What will the year hold for the world of wine? We asked three Cape Town experts to gaze into their crystal balls.

 

Cathy Marston, wine judge, author and educator for the Wine & Spirit Education Trust

Cathy Marston-compressed

Q: What has you excited about wine this year?

A: The rise of sommellerie is going to be a hot topic. I think we’re going to see a huge uplift in the wine service industry.

Q: Niche varieties and wine styles on the horizon?

A: There’s lots of exciting new stuff: the likes of Verdelho, Albarino and the revival of Carignan.

Q: Up-and-coming wine regions?

A: Elim… there are some interesting wineries, passionate winemakers and some of the oldest viticultural soils in the world.

Allan Mullins, wine judge, Woolworths wine consultant

Allan-Mullins

Q: Which niche varieties will take centre stage this year?

A: In white wines, Grenache Blanc. Tiny plantings, but we can see the promise. For red wines, Malbec. Super examples from Argentina and local examples get better with every vintage. It seems to be perfect for many of our terroirs… I’m not sure why, but younger drinkers seem to lap it up.

Q: New styles coming to seek out?

A: My wish, and hopefully my forecast, is that consumers realise how excellent our Chenin Blanc-based white blends are. Another interesting cultivar that, unfortunately, will never be big is Cinsaut, but it certainly provides a relatively easydrinking wine with attractive red berry fruit and soft tannins.

Q: Wine regions to watch?

A: Hemel-en-Aarde. It is not new, but has been undervalued for too long. Fabulous Pinot Noir, tremendous Chardonnay. The world is waking up to the quality of this region. It’s time we did.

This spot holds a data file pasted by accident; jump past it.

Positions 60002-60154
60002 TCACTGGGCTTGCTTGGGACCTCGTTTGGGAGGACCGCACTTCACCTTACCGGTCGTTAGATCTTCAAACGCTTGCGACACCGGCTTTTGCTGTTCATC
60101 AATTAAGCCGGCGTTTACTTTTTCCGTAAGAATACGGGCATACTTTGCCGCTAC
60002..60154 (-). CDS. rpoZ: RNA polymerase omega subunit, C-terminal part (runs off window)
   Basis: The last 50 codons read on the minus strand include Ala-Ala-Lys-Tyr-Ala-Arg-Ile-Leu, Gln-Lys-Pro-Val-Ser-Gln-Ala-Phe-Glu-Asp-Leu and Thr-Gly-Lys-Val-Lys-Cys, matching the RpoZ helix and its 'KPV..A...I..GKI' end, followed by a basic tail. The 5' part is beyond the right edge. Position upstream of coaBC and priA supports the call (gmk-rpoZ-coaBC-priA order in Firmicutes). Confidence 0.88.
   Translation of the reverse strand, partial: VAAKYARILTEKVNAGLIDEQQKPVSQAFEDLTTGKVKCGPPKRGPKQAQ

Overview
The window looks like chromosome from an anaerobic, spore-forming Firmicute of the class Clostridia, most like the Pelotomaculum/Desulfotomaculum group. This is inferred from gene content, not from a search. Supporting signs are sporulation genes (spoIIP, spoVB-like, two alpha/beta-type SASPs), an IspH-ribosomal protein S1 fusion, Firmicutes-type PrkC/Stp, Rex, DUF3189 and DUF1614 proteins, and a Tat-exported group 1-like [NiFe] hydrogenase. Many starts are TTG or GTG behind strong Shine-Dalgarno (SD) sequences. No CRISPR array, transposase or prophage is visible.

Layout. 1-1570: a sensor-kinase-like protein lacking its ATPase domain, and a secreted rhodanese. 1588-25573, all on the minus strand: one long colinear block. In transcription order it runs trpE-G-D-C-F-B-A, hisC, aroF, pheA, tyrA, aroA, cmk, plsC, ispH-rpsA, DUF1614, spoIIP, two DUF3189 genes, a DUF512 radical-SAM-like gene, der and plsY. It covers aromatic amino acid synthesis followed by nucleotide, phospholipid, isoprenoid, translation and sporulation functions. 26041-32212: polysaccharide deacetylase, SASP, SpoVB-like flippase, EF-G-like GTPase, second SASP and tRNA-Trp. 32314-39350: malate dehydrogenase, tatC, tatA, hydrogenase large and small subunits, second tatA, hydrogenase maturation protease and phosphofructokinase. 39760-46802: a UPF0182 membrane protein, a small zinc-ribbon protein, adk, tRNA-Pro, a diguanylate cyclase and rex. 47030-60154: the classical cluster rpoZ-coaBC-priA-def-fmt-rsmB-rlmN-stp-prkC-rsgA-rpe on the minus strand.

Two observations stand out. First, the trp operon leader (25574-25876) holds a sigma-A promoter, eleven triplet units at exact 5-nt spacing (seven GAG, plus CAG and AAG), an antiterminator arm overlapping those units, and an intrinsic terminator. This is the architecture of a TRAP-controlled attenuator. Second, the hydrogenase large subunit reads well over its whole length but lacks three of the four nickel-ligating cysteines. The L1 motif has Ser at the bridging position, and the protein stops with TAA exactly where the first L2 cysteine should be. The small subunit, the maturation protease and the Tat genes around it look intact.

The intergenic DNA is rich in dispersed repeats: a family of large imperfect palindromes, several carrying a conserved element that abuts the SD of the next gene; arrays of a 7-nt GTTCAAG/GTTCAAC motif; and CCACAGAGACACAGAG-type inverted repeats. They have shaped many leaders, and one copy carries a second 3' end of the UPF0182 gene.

Gregory Mutambe, head sommelier, The Twelve Apostles Hotel and Spa

The Twelve Apostles Hotel and Spa -Head Sommelier Gregory Mutambe 5

Q: New varieties to look out for this year?

A: Some of the Cape’s most celebrated wines consist of Roussanne and lately there has been a growing number of single-varietal Roussannes of superb quality. The same goes for Cinsaut which, evidently, is making a huge comeback. One of the “parents” of Pinotage, Cinsaut produced today stems from old vines, some of them bush vines, and the quality is remarkable.

Q: Wine region to keep an eye on?

A: Elim. Its proximity to the ocean, cool climate conditions and unique terroir ensure that this area produces top white wines with bright acidity and distinctive freshness – and it is, of course, great for “heartbreak grapes” like Pinot Noir.

Q: If you could only drink one local wine this year?

A: Silverthorn The Green Man MCC 2011. Very versatile with food, great for any occasion at any time of day – and so delicious and complex.

Words: Richard Holmes
Images: Supplied

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